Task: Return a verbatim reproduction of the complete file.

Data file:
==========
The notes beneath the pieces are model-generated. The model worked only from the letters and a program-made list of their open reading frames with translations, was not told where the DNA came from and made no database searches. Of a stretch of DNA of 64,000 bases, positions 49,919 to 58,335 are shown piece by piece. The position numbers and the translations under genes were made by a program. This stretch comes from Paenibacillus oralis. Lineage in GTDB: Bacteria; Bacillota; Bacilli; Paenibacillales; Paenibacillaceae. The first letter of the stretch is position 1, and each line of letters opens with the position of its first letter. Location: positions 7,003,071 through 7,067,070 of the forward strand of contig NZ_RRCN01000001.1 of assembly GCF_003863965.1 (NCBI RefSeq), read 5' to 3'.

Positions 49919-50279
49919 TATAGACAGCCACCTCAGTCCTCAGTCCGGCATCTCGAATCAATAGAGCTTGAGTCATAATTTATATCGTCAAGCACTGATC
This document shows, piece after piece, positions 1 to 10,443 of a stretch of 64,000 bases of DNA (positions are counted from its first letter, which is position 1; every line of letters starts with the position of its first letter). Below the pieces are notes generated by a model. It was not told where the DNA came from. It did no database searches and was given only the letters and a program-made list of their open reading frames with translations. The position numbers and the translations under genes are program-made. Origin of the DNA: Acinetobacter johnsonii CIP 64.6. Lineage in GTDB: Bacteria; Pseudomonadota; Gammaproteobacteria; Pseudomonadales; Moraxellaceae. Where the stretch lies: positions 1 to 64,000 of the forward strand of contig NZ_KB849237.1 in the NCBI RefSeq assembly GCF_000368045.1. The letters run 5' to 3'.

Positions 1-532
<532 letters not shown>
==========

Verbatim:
The notes beneath the pieces are model-generated. The model worked only from the letters and a program-made list of their open reading frames with translations, was not told where the DNA came from and made no database searches. Of a stretch of DNA of 64,000 bases, positions 49,919 to 58,335 are shown piece by piece. The position numbers and the translations under genes were made by a program. This stretch comes from Paenibacillus oralis. Lineage in GTDB: Bacteria; Bacillota; Bacilli; Paenibacillales; Paenibacillaceae. The first letter of the stretch is position 1, and each line of letters opens with the position of its first letter. Location: positions 7,003,071 through 7,067,070 of the forward strand of contig NZ_RRCN01000001.1 of assembly GCF_003863965.1 (NCBI RefSeq), read 5' to 3'.

Positions 49919-50279
49919 TATAGACAGCCACCTCAGTCCTCAGTCCGGCATCTCGAATCAATAGAGCTTGAGTCATAATTTATATCGTCAAGCACTGATC
This document shows, piece after piece, positions 1 to 10,443 of a stretch of 64,000 bases of DNA (positions are counted from its first letter, which is position 1; every line of letters starts with the position of its first letter). Below the pieces are notes generated by a model. It was not told where the DNA came from. It did no database searches and was given only the letters and a program-made list of their open reading frames with translations. The position numbers and the translations under genes are program-made. Origin of the DNA: Acinetobacter johnsonii CIP 64.6. Lineage in GTDB: Bacteria; Pseudomonadota; Gammaproteobacteria; Pseudomonadales; Moraxellaceae. Where the stretch lies: positions 1 to 64,000 of the forward strand of contig NZ_KB849237.1 in the NCBI RefSeq assembly GCF_000368045.1. The letters run 5' to 3'.

Positions 1-532
<532 letters not shown>